Randomized evaluation of efficacy and safety of ferric carboxymaltose in patients with iron deficiency anaemia and impaired renal function (REPAIR-IDA): rationale and study design

Lynda A Szczech, David B Bregman, Robert A Harrington, David Morris, Angelia Butcher, Todd A Koch, Lawrence T Goodnough, Myles Wolf, Jane E Onken
Nephrology, Dialysis, Transplantation 2010, 25 (7): 2368-75

BACKGROUND: Patients with iron deficiency anaemia (IDA) in the setting of non-dialysis-dependent chronic kidney disease (NDD-CKD) may benefit from treatment with intravenous (IV) iron. Ferric carboxymaltose (FCM) is a novel IV iron formulation designed to permit larger infusions compared to currently available IV standards such as Venofer(R) (iron sucrose).

METHODS: The primary objective of REPAIR-IDA is to estimate the cardiovascular safety and efficacy of FCM (two doses at 15 mg/kg to a maximum of 750 mg per dose) compared to Venofer(R) (1000 mg administered as five infusions of 200 mg) in subjects who have IDA and NDD-CKD. REPAIR-IDA is a multi-centre, randomized, active-controlled, open-label study. Eligible patients must have haemoglobin (Hgb) < or = 11.5 g/dL and CKD defined as (1) GFR < 60 mL/min/1.73 m(2) on two occasions or (2) GFR < 90 mL/min/1.73 m(2) and either evidence of renal injury by urinalysis or elevated Framingham cardiovascular risk score. Two thousand and five hundred patients will be randomized to FCM or Venofer(R) in a 1:1 ratio. The primary efficacy endpoint is mean change in Hgb from baseline to the highest observed Hgb between baseline and Day 56. The primary safety endpoint is the proportion of subjects experiencing at least one of the following events: death due to any cause, non-fatal myocardial infarction, non-fatal stroke, unstable angina requiring hospitalization, congestive heart failure requiring hospitalization or medical intervention, arrhythmias, hypertension or hypotension during the 120 days following randomization.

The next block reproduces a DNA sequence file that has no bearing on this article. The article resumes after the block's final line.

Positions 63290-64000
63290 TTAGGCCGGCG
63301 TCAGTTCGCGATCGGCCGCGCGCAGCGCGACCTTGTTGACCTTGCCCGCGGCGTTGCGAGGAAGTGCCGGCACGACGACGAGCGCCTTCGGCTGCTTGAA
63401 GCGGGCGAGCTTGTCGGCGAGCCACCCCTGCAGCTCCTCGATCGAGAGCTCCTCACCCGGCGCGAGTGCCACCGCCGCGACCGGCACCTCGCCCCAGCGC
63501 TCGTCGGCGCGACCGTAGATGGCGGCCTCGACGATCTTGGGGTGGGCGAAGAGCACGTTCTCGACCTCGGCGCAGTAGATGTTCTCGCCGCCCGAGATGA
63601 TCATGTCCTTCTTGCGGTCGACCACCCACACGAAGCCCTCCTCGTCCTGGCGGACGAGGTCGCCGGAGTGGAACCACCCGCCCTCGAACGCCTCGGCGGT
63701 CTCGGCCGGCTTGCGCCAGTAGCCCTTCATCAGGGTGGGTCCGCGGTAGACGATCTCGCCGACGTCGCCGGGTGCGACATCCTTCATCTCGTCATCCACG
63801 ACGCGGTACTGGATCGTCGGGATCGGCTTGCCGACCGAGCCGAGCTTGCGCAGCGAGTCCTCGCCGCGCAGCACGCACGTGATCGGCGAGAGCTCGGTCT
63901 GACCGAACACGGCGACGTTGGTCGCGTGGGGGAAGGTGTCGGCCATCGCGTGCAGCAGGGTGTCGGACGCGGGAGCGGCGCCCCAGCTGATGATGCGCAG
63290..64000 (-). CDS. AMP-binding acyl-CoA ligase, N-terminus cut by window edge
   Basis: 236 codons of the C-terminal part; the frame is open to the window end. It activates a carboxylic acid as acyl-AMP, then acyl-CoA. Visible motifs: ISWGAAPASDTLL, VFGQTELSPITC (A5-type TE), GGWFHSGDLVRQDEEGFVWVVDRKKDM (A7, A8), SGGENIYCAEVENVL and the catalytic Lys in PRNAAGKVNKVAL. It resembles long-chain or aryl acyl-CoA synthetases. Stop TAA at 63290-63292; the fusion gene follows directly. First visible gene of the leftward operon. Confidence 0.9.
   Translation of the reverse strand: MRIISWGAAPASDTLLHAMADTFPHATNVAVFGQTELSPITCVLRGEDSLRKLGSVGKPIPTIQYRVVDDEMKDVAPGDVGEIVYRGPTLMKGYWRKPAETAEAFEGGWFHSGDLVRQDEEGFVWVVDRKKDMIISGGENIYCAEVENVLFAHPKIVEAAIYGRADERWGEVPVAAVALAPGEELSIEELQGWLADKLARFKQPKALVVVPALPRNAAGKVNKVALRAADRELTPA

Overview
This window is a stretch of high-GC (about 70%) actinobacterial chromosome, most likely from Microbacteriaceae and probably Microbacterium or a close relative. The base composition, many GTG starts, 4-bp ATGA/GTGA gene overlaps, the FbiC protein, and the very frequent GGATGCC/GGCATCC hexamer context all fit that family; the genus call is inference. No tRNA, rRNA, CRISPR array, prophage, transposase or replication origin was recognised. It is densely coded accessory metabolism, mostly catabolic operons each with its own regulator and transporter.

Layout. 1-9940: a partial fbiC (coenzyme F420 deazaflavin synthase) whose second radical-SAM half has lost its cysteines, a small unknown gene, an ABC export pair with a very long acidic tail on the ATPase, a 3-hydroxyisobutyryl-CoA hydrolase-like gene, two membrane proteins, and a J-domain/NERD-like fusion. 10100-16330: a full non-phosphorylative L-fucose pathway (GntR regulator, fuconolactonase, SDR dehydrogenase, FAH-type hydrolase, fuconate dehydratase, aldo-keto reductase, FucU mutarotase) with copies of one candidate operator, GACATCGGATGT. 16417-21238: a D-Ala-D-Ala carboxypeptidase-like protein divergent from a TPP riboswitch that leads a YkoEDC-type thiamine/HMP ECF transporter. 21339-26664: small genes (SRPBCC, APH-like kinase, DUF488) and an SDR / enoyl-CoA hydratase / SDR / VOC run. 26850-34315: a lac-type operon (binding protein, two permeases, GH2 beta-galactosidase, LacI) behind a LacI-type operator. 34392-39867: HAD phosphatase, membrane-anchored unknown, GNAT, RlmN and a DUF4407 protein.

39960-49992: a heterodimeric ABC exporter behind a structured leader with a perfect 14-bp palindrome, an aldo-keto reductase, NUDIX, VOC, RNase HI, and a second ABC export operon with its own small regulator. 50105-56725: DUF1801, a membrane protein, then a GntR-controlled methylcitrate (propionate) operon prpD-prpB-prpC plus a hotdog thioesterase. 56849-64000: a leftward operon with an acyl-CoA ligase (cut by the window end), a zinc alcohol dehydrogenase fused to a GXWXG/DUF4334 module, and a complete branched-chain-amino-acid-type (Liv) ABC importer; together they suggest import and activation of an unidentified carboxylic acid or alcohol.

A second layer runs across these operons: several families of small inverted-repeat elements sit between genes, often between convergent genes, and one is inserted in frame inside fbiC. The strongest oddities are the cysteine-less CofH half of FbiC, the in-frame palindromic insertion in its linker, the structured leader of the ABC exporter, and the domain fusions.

CONCLUSION: REPAIR-IDA will assess the efficacy and safety of two 750-mg infusions of FCM compared to an FDA-approved IV iron regimen in patients with NDD-CKD at increased risk for cardiovascular disease.

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